One phrase repeated in meetings over the course of the monitoring project is ‘the resilience of disabled people’. This is reflected in the participants’ analysis of the human rights implications of their everyday experience. Training and consciousness raising as a means of demystifying disability and changing negative attitudes to disabled people is the most pervasive theme in these results. Bureaucracy as disabling practice is another persistent theme in the monitoring project. In general, disabled people report human rights violations however, they are reluctant to cause a fuss in the workplace and are less likely to report transport issues with regard to public transport as it is perceived that nothing will be done. Most violations of human rights are reported.

Conclusions and Recommendations

Social participation includes tangible issues like work, transport and communication. However, it also includes drivers for true social participation, taken for granted in non-disabled peoples’ lives, such as friendships and other social networks and access to the social and cultural world. Social participation is often limited by ignorance of the realities of disabled peoples’ lives. The first recommendation is that New Zealand undertakes an awareness campaign.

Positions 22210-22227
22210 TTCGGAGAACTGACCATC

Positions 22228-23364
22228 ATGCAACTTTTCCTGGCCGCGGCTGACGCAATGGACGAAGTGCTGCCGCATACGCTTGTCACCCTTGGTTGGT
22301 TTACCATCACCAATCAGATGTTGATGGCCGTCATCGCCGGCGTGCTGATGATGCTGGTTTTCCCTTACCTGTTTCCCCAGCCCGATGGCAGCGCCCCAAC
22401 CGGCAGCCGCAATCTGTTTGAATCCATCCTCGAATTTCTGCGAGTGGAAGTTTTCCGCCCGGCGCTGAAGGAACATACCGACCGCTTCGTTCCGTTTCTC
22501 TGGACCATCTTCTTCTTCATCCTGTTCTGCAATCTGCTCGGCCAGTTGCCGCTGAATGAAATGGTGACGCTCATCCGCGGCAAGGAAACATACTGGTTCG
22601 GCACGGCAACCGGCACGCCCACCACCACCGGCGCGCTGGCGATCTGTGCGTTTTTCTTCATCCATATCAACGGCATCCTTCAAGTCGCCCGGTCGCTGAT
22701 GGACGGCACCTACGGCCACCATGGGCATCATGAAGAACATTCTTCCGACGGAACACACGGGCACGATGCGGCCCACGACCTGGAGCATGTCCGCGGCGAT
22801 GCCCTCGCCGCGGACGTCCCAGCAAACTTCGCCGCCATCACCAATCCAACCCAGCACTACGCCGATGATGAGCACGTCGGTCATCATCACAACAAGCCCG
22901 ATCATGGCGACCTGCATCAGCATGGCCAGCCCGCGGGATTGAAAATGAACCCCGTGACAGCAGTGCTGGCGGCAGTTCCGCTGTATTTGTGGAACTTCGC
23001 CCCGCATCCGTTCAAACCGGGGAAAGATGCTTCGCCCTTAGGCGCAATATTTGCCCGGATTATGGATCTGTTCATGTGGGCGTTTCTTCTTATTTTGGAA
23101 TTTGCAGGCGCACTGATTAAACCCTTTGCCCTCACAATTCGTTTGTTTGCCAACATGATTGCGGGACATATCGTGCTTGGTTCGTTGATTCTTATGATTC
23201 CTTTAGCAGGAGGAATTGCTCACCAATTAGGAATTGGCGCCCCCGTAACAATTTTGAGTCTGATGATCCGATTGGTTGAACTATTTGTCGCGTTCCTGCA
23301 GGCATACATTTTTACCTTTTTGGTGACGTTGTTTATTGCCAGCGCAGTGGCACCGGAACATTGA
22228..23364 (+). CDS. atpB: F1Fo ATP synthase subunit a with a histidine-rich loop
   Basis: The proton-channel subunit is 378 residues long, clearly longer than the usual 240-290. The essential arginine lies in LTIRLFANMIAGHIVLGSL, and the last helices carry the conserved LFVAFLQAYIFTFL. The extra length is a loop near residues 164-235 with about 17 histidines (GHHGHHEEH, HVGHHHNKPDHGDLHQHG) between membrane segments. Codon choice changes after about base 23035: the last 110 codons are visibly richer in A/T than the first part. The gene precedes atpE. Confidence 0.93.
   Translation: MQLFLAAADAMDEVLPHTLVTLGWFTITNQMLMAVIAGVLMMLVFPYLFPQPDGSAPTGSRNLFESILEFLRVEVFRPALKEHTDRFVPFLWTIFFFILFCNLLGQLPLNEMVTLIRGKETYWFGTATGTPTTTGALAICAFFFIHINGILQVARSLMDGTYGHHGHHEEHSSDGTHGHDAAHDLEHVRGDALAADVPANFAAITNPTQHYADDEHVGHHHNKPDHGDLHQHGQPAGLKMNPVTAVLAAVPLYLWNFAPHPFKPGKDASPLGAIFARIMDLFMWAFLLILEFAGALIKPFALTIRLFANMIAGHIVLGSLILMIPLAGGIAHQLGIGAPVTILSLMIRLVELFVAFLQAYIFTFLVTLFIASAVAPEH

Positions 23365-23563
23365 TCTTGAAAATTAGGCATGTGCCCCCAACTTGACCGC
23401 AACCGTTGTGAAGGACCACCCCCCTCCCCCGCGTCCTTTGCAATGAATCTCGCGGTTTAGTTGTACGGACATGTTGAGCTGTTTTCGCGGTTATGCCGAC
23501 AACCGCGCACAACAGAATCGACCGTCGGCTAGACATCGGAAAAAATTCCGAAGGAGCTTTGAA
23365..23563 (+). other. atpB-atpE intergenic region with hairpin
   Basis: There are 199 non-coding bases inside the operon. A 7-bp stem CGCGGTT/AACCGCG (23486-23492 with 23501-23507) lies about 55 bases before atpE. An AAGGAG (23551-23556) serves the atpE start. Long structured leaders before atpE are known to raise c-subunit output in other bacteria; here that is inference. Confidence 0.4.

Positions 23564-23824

Disabled people reported that the major barrier for them was bureaucratic structures that hinder rather than help, with many instances of institutionalised disablism reported in the study. The second recommendation is that key performance indicators be created and monitored for all public services and that disabled people are able to be part of a monitoring process.

With regard to work, there is a large resource of well-educated disabled people who are unable to access employment. It is recommended that reasonable accommodation is promoted and enforced for disabled people.

Leaving home for short or extended periods of time remains an issue for disabled people with discrimination unlikely to be reported in this area. The final recommendation is that an industry standard (similar to the tourism industry’s Qualmark) signalling a non-disabling environment and universal design features be developed.